Ichabod's Kin
A place for politics, pop culture, and social issues

Other Memories for Memorial Day

Roadside memorial for Anthony "Tony"...

Image via Wikipedia

    People die every day, and there is a scramble to give meaning to their lives.

   When the young die in war there are dignified rituals to acclaim that they were brave, courageous and sacrificed themselves for us all. Drums roll, guns roar and loved ones clasp folded flags as proof of the family’s valor.

   For the young who were not soldiers but robbed of life by treacheries of fate, the scramble for meaning is fierce. Middle-of-night car crashes, drug abuse, senseless violence, simple carelessness, or disease claim too many before the meaning of their existence has accrued.

    Then there is the struggle with obituaries, and funeral officiants grapple with appropriate eulogies: The kid had a great smile. Made everyone laugh. Touched the lives of all who were met. Was the life of the party. The apple of the parents’ eyes. What there was not enough of was time for accomplishment, to make a mark.

    Then little families gather on days fair or not so fair, and words are said with eloquence that can be mustered for the occasion, but nothing will temper the sorrow. And all without fanfare or crisply-dressed young warriors snapping to attention, or the sound of Taps.

    This may be hard to face, but there it is. We spend so much time denying the futility of certain deaths, and less on how to staunch the causes. But the briefest of driving trips cannot be taken without spotting the sad, little flowered roadside memorials, which are passed too quickly to see a name, only the mute testament that here a young life ended, one that now cries out wordlessly, and forever.

    Of course we always look for someone to blame, and too often it is those who spend lifetimes shepherding our children through the wisdom of the ages in class instruction or teaching them the value of teamwork and achievement through the healthy competition of sports.

    The blame-game extends to deciding who is and isn’t a fit teacher, and who among them is deserving to stay or go. We dangle compensation and benefits like carrots before their eyes, with threats of withdrawal if they don’t hold their mouths right.

    We won’t permit our teachers to talk about health if it has anything to do with safe sex, or about varieties of sexuality and our attitudes towards them. And heaven forfend we should expect ourselves to be as perfect as we expect them to be. When mistakes are made, let’s say so, but let the correction fit the error.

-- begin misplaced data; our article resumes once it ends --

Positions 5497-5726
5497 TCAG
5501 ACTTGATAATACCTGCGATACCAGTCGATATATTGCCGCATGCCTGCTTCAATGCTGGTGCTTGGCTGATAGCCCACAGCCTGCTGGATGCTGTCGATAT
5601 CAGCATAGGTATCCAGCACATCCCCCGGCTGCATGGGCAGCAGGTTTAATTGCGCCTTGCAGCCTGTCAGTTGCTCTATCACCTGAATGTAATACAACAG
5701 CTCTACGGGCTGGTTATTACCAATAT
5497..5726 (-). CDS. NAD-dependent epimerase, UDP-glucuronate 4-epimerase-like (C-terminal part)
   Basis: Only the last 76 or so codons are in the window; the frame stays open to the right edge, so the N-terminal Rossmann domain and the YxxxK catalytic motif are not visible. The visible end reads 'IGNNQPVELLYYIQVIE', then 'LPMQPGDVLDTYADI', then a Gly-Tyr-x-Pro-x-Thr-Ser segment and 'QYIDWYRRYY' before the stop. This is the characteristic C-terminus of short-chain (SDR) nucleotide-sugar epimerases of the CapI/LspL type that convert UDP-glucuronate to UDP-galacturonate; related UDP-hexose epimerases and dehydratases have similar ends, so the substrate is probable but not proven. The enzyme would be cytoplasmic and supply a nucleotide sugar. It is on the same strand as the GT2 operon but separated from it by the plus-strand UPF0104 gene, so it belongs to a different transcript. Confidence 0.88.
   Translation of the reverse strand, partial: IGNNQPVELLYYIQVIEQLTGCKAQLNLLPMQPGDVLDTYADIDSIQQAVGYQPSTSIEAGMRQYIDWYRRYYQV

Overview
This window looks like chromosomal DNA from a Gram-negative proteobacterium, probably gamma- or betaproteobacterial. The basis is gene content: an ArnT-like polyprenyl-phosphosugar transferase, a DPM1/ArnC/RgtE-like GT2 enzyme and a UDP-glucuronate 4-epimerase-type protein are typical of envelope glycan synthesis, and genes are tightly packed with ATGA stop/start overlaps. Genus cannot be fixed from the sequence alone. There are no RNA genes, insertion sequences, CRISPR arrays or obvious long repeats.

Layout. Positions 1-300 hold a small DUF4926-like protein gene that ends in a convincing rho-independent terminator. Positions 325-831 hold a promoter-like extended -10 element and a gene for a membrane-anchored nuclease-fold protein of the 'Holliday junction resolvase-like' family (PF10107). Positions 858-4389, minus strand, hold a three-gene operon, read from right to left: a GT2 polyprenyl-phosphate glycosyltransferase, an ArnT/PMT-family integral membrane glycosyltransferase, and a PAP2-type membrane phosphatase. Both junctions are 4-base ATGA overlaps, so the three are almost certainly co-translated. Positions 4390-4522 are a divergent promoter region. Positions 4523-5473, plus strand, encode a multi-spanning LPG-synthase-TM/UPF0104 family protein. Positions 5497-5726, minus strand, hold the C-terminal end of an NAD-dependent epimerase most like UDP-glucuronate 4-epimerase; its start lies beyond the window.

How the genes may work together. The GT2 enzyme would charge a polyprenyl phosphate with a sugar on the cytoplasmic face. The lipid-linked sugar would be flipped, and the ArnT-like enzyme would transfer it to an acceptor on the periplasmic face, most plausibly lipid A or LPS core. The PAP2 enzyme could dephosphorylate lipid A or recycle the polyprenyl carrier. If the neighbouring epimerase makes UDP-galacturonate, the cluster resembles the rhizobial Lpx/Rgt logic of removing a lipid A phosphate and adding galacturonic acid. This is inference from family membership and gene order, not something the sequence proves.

As for alcohol abuse, what are the lessons from home? Is the use tempered? Is its proper use discussed and expectations stated? Is it named for what it is: the Great Killer, more so than all others combined, or do we refuse to call it a drug? If so, that’s hypocrisy.

    Then there are the auto deaths. What do kids hear and observe from adults in the family: that a car is a weapon or maybe a plaything? When I last taught a young man to drive, I took it as a sacred responsibility. The first time he put his hand on the driver’s door, I asked him to stop and “put on his humility,” and did so as we began each lesson. Maybe this will flash to his mind often enough throughout life as the first obligation of the privilege of operating a vehicle. And while operating a car, to drive defensively.    

      Violence among the young is another result of hypocrisy. Competition is one thing, as is its corollary, teamwork. But bullying is a plague that we choose not to stop. The abuse of kids who are not the “norm” is a great social and family failure.

     There are many lessons learned elsewhere as in school: the god of American culture has trickled down from pro sports to colleges and into elementary levels, with the message that it’s okay to let violence run freely, leading to misbehavior on the field and court, and to a cult of athletic celebrity that is winked at as long as the player, and his or her team, wins.

     But we blame schools and not our culture for whatever is wrong with our kids because the culture is ours and we refuse to be held accountable. The lesson then is always to look for someone else to hold responsible, and that the easiest targets are those who are most vulnerable. We can’t shut up loud mouthed pros who are beyond our grasp and control, and we certainly won’t stop watching and cheering for their antics. But we let our children defy legitimate authority. What a nation.

     Prior to many youthful deaths is often the death of their hope, opportunity and, too often, of responsibility and accountability. Something to ponder at the unnecessary loss of our children.

    If there is anything to “remember,” on Memorial Day, let it be that.

One Response to “Other Memories for Memorial Day”

  1. Well said!


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